By Greg Gelpi
Area residents will be told tonight whether Clayton County has the chance to have its first woman superintendent and only second black superintendent after a leading contender for the top post dropped out of the running as a finalist.
Those close to the selection process said Gary Norris, a Kansas educator who had strong credentials and support on the board, dropped out after accepting a similar post in Sarasota, Fla. Norris is white.
One board member called Norris' credentials "impressive" as he was selected as one of the top candidates from a field of 41.
Meanwhile, the veil of secrecy that has shrouded the search continued as officials dodged questions on Monday.
Even Barbara Pulliam, an African American superintendent in St. Louis Park, Minn., considered a favorite for the post, refused to answer questions on Monday.
One question residents are likely to ask Pulliam is whether she can make the transition from a 5,000-student district in which she is well liked by the board to the 53,000-student Clayton County School District which has been ripped by name-calling and fighting on the board for much of this year.
Pulliam has been a finalist for a number of jobs in recent years including the Prince George's superintendent post in Maryland's second-largest school district. In each case, she has not been selected.
The top other educators eyed by Clayton officials are believed to be Stanley Pritchard, an assistant superintendent in DeKalb County, and an Hispanic educator from Texas.
If Pritchard made the cut, he is believed to be the only Georgian still in the running. A second DeKalb official, Jim Williams, got only four votes and couldn't get a fifth vote in initial balloting.
None of the current officials in Clayton County made the cut.
The Clayton County Board of Education scheduled a special meeting for 6:30 tonight as required by law to announce the three finalists for the superintendent's job.
Norris, superintendent of the school system in Salina, Kan., has been offered the superintendent's job in Sarasota, Fla. He could not be reached for comment.
Pulliam, meanwhile, was coy about her chances of being the first woman to head Clayton County's school system.
"I don't know that to be the case," Pulliam said. "At this point, there isn't anything I can say to you."
About two-thirds of Clayton County's students are black and there is also a growing Hispanic student population.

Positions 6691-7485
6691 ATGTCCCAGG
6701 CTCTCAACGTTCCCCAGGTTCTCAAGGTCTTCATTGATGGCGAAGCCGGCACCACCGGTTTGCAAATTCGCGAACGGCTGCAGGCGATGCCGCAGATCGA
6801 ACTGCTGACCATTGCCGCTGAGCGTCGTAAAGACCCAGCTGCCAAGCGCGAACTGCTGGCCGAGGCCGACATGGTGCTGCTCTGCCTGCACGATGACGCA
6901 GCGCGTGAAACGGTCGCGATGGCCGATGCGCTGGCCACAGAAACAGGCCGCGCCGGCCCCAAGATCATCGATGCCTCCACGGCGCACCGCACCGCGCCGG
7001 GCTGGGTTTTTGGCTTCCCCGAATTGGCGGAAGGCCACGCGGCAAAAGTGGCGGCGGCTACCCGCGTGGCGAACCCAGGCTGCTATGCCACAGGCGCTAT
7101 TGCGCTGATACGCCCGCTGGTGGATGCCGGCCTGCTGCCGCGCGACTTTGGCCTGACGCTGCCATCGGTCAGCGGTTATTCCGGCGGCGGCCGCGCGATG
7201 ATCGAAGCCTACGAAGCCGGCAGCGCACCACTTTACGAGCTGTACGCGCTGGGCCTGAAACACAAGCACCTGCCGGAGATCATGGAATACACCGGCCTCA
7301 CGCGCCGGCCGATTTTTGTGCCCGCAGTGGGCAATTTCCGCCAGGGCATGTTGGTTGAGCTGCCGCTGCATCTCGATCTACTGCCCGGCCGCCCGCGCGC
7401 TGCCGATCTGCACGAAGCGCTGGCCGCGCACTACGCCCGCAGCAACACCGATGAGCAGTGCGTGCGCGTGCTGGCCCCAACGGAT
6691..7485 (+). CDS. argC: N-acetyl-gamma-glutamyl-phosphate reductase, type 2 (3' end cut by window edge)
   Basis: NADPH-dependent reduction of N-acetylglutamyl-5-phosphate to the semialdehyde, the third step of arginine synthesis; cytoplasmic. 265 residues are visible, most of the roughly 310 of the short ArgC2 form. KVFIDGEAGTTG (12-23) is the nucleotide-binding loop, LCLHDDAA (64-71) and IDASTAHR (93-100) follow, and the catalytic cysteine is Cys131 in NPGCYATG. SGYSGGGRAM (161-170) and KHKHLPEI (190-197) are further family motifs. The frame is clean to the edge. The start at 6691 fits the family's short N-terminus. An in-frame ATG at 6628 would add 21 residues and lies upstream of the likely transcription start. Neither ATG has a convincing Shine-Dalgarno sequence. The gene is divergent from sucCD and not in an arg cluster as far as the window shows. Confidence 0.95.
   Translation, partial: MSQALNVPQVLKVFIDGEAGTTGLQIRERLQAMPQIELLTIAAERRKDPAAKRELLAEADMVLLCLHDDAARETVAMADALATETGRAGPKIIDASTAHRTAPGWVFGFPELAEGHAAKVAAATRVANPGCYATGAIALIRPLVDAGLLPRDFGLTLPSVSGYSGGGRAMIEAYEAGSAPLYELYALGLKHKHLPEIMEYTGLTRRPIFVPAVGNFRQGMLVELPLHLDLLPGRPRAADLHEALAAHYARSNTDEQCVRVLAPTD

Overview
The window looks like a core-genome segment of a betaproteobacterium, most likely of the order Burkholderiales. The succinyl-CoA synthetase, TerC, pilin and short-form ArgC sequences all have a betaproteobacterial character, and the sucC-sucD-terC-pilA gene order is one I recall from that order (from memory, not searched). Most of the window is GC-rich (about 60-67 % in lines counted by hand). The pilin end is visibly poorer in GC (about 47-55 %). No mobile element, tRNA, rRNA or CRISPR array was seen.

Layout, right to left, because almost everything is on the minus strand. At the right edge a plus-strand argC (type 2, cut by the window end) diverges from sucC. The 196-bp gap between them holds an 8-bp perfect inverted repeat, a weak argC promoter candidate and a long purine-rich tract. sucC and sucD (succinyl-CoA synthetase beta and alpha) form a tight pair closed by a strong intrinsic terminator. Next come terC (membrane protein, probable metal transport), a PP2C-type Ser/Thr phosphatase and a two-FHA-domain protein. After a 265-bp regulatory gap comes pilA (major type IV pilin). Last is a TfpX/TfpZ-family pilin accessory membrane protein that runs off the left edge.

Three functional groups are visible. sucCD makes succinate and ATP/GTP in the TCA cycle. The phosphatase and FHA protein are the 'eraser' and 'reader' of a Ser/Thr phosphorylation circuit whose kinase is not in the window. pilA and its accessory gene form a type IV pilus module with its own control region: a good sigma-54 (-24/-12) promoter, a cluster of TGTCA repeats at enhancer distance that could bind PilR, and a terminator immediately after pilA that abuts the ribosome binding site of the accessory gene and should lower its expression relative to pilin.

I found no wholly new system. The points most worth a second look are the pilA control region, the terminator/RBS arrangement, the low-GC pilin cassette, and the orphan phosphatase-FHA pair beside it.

The district has never had a Hispanic superintendent.
Along with the three names, the board will also release all of the information that the Georgia School Boards Association collected on the finalists during the search. The board contracted with the GSBA to conduct the national search.
After two previous meetings, the board picked five from the list of 41 applicants to interview. The board interviewed four Friday and Saturday. From those interviews, the board chose the final three.
"It went about as good as you can ask for," board member Bob Livingston said of the interviews, but when asked if he was pleased with the list of finalists replied, "I guess so. I guess so."
He refused to give the names of the finalists and hung up the phone when asked how the public could be sure the board considered diversity during the search.
"I don't have to assure the public of anything," Livingston said.
Livingston said the board has no timeline, but that he hopes to have a superintendent by Jan. 1.
By law, the board must wait at least 14 days after announcing the finalists before hiring a superintendent.
The superintendent's position became open when the board fired Superintendent Dan Colwell in January and named William Chavis interim superintendent. The board later bought out the remainder of Colwell's contract after he hired an attorney to fight his firing. Colwell did not reapply for the top spot.
The board conducted a search for a superintendent, but scrapped the search after outcries from the Clayton County NAACP, Southern Association of Colleges and Schools and public.
In that search, board Chairwoman Nedra Ware and her board supporters handpicked Lonnie Edwards for the position, while some board members complained of never seeing a complete list of candidates.
Those close to the current search said that Edwards was one of those who reapplied but could not get the fifth vote to make the finalist list.
SACS, the school system's accrediting agency, placed the school system on probation for the board not following its own policies.
Hiring a superintendent is crucial to the school system being taken off probation, Mark Elgart, the executive director of the SACS Commission on Secondary and Elementary Schools, said.
The system had only made "cosmetic" improvements when a SACS review team visited in October. SACS will return in the spring to lift probation, extend probation or revoke the system's accreditation.
If accreditation is lifted, the system's graduating seniors won't be eligible for the state's Helping Outstanding Pupils Educationally (HOPE) scholarship program.